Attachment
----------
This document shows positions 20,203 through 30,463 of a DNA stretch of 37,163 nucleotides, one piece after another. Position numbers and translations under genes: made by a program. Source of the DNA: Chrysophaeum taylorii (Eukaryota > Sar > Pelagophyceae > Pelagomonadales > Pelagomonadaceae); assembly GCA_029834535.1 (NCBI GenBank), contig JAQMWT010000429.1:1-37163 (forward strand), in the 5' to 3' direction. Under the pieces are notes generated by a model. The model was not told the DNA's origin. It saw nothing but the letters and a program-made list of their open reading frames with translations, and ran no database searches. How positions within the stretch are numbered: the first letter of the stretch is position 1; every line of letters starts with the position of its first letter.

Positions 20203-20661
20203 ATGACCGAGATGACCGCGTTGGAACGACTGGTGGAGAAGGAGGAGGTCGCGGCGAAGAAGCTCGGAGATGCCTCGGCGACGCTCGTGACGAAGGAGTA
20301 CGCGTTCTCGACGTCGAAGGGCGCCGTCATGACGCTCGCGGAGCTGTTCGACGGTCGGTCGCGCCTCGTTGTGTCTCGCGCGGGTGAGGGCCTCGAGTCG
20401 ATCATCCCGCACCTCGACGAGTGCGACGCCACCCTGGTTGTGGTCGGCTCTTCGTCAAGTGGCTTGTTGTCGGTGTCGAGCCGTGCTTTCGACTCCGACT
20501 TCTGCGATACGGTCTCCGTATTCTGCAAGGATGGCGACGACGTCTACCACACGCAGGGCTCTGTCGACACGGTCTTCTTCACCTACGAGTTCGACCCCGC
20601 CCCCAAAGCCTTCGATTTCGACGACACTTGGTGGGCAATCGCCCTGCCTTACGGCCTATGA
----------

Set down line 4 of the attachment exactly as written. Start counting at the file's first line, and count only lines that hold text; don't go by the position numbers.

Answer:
20301 CGCGTTCTCGACGTCGAAGGGCGCCGTCATGACGCTCGCGGAGCTGTTCGACGGTCGGTCGCGCCTCGTTGTGTCTCGCGCGGGTGAGGGCCTCGAGTCG